By Elias Hazou
Lawmakers on Tuesday complained of an ongoing ‘information blackout’ concerning the outflow of deposits in the midst of the 2013 banking meltdown.
Politicians claim that, amid the confusion during the March 2013 haircut, companies and individuals whisked their deposits abroad, thus enabling them to avoid detection by tax authorities here, given bank secrecy laws.
Holding overseas bank accounts is neither illegal, nor indicative of wrongdoing.
From information cited at the House watchdog committee, around €3.5bn in deposits left the island between March 1 and 15, 2013 – just before the first Eurogroup of that year.
MPs criticised the Central Bank of Cyprus (CBC) for refusing to furnish detailed information on deposit outflows. Citing banking secrecy, they complained, the CBC will not identify the account holders or whether they are resident or non-resident.
Quizzed by legislators, tax commissioner Yiannakis Lazarou said that bank secrecy may be waived in certain cases but requires the green light from the Attorney-general.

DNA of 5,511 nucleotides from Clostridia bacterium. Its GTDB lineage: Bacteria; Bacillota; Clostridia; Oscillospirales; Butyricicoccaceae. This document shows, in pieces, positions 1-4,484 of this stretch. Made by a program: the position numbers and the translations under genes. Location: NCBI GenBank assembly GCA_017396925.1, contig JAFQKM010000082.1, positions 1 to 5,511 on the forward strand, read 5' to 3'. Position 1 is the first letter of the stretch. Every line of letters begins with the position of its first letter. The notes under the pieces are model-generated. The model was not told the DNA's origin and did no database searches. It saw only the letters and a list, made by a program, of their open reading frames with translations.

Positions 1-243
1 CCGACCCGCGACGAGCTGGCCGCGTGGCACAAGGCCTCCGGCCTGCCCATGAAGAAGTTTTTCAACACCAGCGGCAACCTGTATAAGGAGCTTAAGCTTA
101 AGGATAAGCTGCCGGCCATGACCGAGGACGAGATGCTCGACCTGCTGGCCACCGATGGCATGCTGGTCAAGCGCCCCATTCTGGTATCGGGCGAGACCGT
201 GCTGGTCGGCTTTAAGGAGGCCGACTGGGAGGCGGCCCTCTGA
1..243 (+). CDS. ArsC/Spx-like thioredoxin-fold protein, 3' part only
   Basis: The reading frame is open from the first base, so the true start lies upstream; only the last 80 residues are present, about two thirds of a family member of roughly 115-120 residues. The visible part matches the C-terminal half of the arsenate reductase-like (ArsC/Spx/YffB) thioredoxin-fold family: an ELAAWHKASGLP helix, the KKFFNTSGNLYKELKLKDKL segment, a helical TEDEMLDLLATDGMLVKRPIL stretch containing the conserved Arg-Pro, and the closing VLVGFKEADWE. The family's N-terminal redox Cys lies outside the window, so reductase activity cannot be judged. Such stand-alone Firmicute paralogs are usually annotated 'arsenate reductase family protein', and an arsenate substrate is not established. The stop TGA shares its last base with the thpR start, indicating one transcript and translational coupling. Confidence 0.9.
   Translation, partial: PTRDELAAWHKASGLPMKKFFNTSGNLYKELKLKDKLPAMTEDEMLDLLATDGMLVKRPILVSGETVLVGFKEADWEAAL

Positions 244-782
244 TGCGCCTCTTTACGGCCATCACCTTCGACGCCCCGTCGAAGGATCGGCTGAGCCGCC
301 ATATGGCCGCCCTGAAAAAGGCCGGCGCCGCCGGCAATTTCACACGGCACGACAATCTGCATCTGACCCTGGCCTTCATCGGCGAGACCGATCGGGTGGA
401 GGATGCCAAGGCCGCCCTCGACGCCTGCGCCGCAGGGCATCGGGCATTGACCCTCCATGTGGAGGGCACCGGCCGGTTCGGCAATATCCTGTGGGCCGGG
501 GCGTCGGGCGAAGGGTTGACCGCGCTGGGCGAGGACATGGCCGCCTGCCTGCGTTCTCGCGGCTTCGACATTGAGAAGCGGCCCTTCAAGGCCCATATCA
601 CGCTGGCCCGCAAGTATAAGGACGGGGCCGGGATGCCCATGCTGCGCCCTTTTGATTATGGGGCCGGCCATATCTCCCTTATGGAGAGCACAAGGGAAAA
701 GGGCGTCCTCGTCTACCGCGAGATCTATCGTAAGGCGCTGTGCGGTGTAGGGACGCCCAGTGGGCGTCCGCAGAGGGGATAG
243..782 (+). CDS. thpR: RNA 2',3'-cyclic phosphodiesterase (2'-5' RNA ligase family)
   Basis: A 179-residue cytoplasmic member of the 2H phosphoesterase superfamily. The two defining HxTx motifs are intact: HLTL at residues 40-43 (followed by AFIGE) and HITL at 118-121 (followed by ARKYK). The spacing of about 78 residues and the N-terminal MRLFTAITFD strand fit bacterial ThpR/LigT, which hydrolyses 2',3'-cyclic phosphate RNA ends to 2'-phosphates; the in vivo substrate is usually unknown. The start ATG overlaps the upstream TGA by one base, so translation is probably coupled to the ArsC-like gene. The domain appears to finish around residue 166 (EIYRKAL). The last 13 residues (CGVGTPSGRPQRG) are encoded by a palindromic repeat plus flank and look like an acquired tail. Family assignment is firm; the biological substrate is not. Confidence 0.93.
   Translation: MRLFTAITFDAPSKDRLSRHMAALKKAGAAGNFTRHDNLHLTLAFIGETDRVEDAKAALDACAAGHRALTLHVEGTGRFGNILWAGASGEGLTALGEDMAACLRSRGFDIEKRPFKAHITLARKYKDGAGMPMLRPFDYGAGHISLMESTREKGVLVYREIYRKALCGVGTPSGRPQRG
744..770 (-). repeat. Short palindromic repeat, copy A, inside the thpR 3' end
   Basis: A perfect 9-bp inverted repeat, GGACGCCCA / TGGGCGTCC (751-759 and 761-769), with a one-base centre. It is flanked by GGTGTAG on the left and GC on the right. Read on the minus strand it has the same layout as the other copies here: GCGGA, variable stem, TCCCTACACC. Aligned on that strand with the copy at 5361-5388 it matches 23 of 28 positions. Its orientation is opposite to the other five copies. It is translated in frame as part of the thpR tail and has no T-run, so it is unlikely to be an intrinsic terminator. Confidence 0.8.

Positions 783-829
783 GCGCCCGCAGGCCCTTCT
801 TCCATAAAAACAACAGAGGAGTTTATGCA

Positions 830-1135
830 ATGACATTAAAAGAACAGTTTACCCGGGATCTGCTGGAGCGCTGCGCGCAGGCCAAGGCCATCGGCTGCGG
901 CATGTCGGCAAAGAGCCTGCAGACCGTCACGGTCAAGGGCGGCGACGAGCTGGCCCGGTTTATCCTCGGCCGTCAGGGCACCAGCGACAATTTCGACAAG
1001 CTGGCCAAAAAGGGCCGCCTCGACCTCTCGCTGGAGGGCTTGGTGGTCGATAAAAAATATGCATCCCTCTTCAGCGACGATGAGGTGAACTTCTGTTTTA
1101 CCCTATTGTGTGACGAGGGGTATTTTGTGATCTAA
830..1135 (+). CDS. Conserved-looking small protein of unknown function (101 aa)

But it also emerged that it has been over two years since tax authorities last queried the CBC for information on deposit outflows in the period Cypriot banks were closed – during the two Eurogroups when European leaders were deciding what do with insolvent Laiki Bank.
As for the two-week shutdown in March 2013 – imposed to curtail a run on the banks – a CBC rep said that spot checks concerning the closed period did not yield ‘significant breaches’ by commercial banks.
All transactions – except limited cash withdrawals from ATMs – were prohibited during the closed period.
Watchdog committee chairman Nicos Nicolaides said legislators are scrutinising three periods: the period around May 2012 when the state underwrote €1.8bn to float Laiki Bank; the period between March 1 and 15, 2013 prior to the haircut; and the subsequent closed period.
Speaking to reporters later, DIKO MP Marios Garoyian described the whole discussion as “disappointing and depressing.”
“One side was trying to pass the buck to the other. The Central Bank claimed that they provided all the data asked of them. The Tax commissioner said that he asked the Central Bank for the data but did not get what he was seeking.”
The question of deposit outflows was part of a probe into the collapse of the island’s economy which the House watchdog committee compiled more than a year ago.
But with the 2016 legislative elections now on the horizon, politicians have rekindled the issue, particularly after the government recently handed to the House Speaker a copy of the so-called ‘Lagarde List’.
That list includes around 500 names of individuals and companies with deposits at HSBC Switzerland in 2005 and 2006.